Some of these harmonics are created primarily by variable speed motor controllers, some by Thyristor light dimmers, and some by inverter power supplies in computers. I've just begun to think about modern power amplifiers with switching supplies. All of these odd-order harmonics can be additive on the neutral of a 3-phase power system rather than subtractive and can cause trouble with neutral overheating. 
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TJ (Tom) Cornish

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Re: Name that gadget
« Reply #8 on: September 24, 2013, 05:16:47 pm »



That's true, but I have one report of an office building full of desktop computers with switching power supplies that burned up the neutral bus via Triplen harmonics. It's not just 3rd order harmonics, but also 5th, 7th, 9th, 11th, 15th, 19th, 21st etc... I don't think there's a top end to it.

Some of these harmonics are created primarily by variable speed motor controllers, some by Thyristor light dimmers, and some by inverter power supplies in computers. I've just begun to think about modern power amplifiers with switching supplies. All of these odd-order harmonics can be additive on the neutral of a 3-phase power system rather than subtractive and can cause trouble with neutral overheating.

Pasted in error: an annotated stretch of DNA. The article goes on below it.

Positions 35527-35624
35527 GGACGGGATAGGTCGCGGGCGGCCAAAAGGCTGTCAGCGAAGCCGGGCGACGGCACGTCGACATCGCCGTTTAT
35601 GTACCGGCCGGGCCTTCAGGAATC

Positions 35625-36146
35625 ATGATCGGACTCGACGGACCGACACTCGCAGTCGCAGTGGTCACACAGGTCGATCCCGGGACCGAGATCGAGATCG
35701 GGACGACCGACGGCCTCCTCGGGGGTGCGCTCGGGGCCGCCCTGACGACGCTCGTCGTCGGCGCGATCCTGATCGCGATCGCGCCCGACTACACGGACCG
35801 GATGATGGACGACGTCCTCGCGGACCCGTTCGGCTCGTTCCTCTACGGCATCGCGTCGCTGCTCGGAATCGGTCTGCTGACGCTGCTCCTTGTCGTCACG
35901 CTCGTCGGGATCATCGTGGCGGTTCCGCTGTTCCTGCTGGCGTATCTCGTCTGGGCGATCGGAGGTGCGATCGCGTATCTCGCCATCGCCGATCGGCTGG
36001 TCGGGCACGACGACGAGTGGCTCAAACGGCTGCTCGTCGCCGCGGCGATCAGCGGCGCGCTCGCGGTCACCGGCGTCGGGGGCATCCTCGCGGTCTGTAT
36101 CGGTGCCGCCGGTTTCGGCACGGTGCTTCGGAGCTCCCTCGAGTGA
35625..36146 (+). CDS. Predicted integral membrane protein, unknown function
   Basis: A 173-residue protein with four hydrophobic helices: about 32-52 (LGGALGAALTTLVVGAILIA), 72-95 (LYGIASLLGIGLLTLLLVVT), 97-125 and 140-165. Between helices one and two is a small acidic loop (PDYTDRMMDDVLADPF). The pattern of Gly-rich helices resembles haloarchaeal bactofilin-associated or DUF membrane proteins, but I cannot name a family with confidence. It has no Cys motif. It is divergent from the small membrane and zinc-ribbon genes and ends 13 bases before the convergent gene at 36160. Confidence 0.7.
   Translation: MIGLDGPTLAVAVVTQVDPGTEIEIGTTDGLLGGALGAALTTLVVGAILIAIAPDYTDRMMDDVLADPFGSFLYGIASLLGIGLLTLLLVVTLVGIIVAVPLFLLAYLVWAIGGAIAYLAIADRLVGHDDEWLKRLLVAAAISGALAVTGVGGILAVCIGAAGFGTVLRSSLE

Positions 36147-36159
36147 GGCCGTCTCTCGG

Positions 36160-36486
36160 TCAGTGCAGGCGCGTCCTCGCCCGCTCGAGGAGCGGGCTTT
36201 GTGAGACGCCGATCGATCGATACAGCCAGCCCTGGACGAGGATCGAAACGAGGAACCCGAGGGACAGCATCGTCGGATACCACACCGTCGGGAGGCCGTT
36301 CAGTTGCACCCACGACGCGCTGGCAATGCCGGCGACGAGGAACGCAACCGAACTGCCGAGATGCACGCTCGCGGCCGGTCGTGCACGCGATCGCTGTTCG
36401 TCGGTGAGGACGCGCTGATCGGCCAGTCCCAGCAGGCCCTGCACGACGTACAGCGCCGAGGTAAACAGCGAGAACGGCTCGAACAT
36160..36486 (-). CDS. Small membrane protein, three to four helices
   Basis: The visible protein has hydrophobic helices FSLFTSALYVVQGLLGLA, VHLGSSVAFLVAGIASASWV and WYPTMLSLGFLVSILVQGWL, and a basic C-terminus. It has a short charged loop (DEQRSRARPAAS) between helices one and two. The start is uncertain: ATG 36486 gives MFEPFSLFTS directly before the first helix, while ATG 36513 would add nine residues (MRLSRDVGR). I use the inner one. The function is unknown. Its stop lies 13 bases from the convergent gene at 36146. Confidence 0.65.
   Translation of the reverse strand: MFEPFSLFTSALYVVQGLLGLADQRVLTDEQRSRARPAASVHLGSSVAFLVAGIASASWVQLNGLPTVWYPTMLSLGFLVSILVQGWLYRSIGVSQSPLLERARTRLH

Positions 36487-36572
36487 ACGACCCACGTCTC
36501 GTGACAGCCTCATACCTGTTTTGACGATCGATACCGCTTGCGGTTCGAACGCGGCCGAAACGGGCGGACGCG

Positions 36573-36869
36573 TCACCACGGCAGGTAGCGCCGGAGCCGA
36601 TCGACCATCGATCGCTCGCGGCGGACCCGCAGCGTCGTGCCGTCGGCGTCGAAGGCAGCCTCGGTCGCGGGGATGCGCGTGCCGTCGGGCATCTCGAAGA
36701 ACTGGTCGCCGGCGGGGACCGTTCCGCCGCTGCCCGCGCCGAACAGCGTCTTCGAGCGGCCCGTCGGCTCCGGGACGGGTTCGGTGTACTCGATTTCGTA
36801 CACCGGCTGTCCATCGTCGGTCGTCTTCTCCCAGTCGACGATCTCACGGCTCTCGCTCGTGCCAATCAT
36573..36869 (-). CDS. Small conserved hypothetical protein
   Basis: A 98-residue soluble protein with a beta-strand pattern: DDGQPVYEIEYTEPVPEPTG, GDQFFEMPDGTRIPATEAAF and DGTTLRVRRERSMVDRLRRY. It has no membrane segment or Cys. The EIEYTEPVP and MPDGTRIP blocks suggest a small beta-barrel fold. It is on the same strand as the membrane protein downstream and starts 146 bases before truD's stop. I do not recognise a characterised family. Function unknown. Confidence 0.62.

According to this: http://www.csgnetwork.com/harmonicscalc.html the 15th harmonic of 60Hz is only 960Hz.  I find it hard to believe there's substantial power at harmonics much past the first few cycles.

I spent some time chasing down the 1500KHz radio station in some signal wiring of my house.  It took several turns on a ferrite with the lowest operating frequency I could find to knock it out.  Pretty sure the attenuation of my ferrite beads would be very close to 0 at 1KHz or less.

PFC power supplies make a difference as they make the load appear to be closer to linear, reducing the potential for triplen issues.  All of the servers at my company have PFC supplies, and most of our desktops do too.  I don't think there's been much progress on dimmers - sinewave dimmers are still rare and expensive.
« Last Edit: September 24, 2013, 05:28:30 pm by TJ (Tom) Cornish »
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Greg_Cameron

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Re: Name that gadget
« Reply #9 on: September 24, 2013, 05:52:01 pm »

Also, the triplen harmonics generated by switch mode supplies have rapid energy drop off as you go up in harmonic order/frequency. The following is a typical graph:

.

So even if you could get a ferrite bead that would get down into the upper end of the audible band, it's not going to do much good unless it can work down to a pretty low frequency.
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Cameron Pro Audio

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Re: Name that gadget
« Reply #9 on: September 24, 2013, 05:52:01 pm »